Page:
The Nelson-Atkins
Neapolitan Presepio Figures and Holiday Tree
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PLEASE NOTE: The Presepio and Holiday Tree will not be on view between December 6–December 14, 2022

Neapolitan Presepio Figures
(18th Century–Ceramic, Wood, Cloth and Paint)

Derived from the Latin Praesaepe, meaning stable, the Italian crèche figures were elaborately carved and modeled in Naples during the 17th and 18th centuries. Wealthy Neapolitan families held open houses at Christmas time to display their figures. So eager were they to outdo their neighbors, they commissioned sculptors to fashion sumptuous settings and richly adorned figures. These sculptors became highly specialized in their art: one excelled at peasants, another made shepherds and yet another was famous for his animals or angels. The height of the figures ranged from eight inches to fifteen inches according to the position they were to take in the perspective of the setting. The heads and hands of many of the figures are delicately molded terra cotta or finely carved wood, and the bodies are cloth over wire armature. Most of the elaborate costumes are original, but many have been carefully restored by Vincent Scassellati, Professor Emeriti, University of Missouri, Kansas City Theater Department.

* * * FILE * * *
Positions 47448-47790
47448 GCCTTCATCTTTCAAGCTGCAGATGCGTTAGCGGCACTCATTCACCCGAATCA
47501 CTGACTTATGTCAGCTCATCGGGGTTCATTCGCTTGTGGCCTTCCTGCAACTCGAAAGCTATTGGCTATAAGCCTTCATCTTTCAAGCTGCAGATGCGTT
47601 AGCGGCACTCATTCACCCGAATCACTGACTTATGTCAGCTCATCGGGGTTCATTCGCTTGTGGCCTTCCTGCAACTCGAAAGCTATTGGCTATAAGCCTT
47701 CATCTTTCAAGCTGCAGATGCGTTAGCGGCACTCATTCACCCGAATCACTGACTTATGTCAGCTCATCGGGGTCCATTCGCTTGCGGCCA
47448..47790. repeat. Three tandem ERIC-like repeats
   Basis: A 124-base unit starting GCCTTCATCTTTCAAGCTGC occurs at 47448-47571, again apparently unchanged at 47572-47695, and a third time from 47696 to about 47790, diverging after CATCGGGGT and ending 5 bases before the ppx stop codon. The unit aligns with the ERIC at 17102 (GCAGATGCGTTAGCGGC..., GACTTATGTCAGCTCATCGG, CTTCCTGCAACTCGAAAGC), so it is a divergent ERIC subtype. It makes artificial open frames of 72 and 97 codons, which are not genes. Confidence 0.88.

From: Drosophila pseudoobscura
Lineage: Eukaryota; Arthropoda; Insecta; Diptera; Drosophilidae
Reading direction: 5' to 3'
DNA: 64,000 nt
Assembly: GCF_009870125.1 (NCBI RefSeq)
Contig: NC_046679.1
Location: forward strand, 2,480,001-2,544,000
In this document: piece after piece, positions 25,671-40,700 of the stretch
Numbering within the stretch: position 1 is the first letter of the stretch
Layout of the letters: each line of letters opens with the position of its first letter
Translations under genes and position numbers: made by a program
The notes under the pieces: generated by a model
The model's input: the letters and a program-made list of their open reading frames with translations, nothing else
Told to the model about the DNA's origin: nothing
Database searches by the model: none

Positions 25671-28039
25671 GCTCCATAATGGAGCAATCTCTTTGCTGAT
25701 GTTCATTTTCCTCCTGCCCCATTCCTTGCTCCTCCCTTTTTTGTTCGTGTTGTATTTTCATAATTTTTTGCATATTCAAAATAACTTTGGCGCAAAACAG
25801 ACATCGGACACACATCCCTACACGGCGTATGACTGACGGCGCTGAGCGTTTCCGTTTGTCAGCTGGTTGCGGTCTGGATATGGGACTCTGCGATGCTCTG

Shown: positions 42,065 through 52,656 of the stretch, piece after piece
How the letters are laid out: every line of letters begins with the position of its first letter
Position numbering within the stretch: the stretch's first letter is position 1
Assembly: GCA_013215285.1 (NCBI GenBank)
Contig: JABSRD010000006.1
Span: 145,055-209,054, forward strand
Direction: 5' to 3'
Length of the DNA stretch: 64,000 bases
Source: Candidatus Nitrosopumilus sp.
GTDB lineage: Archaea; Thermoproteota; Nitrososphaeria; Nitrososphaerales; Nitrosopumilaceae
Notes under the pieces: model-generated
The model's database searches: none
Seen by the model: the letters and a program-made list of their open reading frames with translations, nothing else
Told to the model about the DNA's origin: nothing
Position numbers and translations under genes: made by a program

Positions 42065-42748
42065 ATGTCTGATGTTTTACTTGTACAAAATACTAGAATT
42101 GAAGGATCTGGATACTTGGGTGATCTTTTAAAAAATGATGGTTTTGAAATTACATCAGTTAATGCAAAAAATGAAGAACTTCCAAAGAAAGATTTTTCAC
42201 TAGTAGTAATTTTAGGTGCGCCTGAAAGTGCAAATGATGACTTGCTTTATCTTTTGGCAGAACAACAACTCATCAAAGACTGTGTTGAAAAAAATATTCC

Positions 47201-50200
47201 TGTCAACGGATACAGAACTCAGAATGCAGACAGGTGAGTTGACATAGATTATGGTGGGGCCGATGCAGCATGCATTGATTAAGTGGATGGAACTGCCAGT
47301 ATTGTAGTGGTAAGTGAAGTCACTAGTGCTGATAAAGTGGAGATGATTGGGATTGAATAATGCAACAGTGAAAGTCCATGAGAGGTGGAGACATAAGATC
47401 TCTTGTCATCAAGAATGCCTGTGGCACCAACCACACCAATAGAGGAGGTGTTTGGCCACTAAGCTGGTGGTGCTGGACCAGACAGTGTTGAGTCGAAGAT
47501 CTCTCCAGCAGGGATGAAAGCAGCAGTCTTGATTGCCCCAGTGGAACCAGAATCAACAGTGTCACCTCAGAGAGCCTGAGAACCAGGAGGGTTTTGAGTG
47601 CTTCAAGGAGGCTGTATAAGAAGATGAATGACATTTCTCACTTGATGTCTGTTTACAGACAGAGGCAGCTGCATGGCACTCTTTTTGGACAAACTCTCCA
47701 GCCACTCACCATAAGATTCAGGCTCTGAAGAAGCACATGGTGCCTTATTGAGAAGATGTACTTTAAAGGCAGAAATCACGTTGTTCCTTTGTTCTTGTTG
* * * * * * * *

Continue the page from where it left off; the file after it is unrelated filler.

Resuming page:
In 1917, Mrs. Sallie Casey Thayer of Kansas City gave her collection of art, including Presepio figures to the University of Kansas. Thayer purchased many of the Presepio figures from Prince Fabrizio Massimo after seeing them exhibited at the Castel Sant’Angelo in Rome.

This traditional Neapolitan nativity scene is depicted amidst an ancient Roman ruin, clustered at the base of a 22 foot tree. The tree is a gift of the Westport Garden Club. The 40 inch copper, gold and silver star was given to the Museum in memory of Mildred Peet Welch by her daughters, Mrs. John D. Bowe and Mrs. Hoyt T. Thompson.


The Frank P. Sebree family, Melvin Dwork and the Westport Garden Club have donated Presepio figures to the Museum. In 2001, an additional 21 Presepio figures were added to the Museum’s collection thanks to the generous gift of Mr. and Mrs. Frank P. Sebree.
Many of the Presepio figures are on indefinite loan from the Spencer Museum of Art in Lawrence, Kansas.
Photography: Media Services Photographer / Mark McDonald